The next night, we went out for dinner at a Japanese restaurant, to Babies 'R' Us for stroller shopping, and to Barnes and Noble for book shopping. They were great, as we expect them to behave. They sat at the table and talked like normal. They stayed near us at the stores and played nicely with the toys at the stores and with the other little kids.

Considering that we have far more positive experiences than negative ones, I think we're on the right path. I also know that our system isn't for everybody. We've both had years to develop our discipline system through our teaching, and it did take years to develop the concepts, ideals, and execution abilities to the point that it's practical on a 24/7 schedule. What's easy for a 45 minute time period is not so easy during their entire waking hours.

That's not to say that we keep patience all of the time. Not even close. I know that, at school, I've had more than my fair share of music-stand-throwing, ripping my hair out, screaming at the top of my lungs tantrums at my students. Remind me to tell you about the time I made my entire wind ensemble cry after a concert in New Jersey... but, we try.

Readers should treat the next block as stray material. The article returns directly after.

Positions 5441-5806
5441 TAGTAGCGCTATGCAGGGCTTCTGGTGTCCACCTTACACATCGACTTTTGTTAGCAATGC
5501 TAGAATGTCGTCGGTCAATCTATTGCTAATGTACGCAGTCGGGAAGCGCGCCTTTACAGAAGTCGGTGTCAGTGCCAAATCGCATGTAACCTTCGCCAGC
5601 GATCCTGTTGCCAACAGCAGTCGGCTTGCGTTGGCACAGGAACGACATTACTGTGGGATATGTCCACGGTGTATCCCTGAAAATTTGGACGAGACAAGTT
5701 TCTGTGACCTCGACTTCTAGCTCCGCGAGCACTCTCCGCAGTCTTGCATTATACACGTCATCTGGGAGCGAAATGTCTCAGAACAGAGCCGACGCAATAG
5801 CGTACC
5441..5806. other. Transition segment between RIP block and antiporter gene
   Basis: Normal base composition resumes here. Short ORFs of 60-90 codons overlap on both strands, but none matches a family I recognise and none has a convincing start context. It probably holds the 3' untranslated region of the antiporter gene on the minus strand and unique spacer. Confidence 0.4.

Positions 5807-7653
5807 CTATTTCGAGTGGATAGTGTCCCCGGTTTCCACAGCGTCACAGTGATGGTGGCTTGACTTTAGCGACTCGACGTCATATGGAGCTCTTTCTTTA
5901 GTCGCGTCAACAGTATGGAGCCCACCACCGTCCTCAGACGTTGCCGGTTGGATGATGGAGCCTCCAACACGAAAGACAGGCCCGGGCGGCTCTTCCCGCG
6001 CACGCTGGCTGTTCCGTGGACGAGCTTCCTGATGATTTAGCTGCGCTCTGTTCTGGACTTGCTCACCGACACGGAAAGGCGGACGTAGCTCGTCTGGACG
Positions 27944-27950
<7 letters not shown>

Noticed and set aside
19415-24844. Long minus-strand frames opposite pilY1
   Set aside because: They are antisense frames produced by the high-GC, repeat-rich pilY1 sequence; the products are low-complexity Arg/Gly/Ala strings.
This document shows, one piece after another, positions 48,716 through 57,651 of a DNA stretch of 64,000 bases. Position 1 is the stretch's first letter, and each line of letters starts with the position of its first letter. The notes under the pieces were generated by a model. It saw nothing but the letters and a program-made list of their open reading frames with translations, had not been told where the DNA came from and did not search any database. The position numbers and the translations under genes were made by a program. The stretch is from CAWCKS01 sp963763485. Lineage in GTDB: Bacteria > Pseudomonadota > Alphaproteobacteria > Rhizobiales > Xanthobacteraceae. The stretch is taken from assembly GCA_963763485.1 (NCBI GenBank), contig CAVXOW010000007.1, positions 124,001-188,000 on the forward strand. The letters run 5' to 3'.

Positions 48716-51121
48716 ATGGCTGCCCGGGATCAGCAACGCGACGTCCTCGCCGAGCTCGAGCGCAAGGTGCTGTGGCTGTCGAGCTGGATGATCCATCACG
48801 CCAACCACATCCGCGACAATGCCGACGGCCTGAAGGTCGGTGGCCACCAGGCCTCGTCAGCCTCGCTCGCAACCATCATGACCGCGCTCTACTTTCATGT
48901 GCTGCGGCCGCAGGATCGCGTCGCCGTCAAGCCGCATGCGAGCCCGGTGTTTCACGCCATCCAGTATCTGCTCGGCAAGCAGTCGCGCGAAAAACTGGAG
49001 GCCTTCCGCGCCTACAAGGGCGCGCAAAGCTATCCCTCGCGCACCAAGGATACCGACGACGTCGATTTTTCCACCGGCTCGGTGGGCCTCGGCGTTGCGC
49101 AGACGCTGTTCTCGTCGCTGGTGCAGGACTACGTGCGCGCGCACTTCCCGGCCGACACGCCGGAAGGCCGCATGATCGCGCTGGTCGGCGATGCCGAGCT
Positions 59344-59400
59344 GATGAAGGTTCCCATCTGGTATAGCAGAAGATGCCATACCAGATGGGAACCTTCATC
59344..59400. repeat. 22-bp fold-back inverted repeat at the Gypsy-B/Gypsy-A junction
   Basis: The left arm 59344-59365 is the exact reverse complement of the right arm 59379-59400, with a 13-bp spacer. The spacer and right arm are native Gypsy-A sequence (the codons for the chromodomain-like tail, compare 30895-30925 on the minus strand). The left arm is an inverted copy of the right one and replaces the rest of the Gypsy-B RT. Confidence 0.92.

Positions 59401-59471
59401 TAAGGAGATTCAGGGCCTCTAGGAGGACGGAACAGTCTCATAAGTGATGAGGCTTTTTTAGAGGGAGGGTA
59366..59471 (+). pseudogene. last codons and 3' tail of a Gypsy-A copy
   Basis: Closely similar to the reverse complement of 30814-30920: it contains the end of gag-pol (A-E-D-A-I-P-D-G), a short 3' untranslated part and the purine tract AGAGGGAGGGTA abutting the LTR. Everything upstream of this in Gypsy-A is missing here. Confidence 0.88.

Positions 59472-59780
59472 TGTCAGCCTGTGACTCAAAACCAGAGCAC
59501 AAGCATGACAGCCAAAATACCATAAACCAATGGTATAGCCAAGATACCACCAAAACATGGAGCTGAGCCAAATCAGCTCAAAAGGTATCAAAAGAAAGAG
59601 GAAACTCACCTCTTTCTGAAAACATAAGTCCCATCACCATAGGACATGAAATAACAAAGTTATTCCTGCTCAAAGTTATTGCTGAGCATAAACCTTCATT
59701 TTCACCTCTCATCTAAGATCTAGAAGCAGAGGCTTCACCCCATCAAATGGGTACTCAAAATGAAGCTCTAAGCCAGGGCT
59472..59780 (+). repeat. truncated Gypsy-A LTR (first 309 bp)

1 comment:

Steve said...

I remember timeout, and you are correct that is fear instilling. My dad called it "The Corner" which usually meant standing in a corner by my front door away from everyone else while my friends played or everyone ate dinner for 5 minutes or so at a time. I hated it, because it meant I had done something wrong and I had to stop playing or eating, what ever we were doing at the time.

It was also a great threat in a restaurant or out in public when I was acting out. He'd say, "There are a lot of corners in this place!" Which the combination of being removed from the group and public humiliation was usually enough to get me to stop what ever I was doing.

Eventually I did grow up and the act of timeout lost its power and I didn't really care that I would have to be away for a few minutes. I had a better sense of time, so it didn't bother me as much, so punishments became chores instead of timeout or not letting me go out with my friends. And eventually I just stopped acting out.

Everyone learns eventually!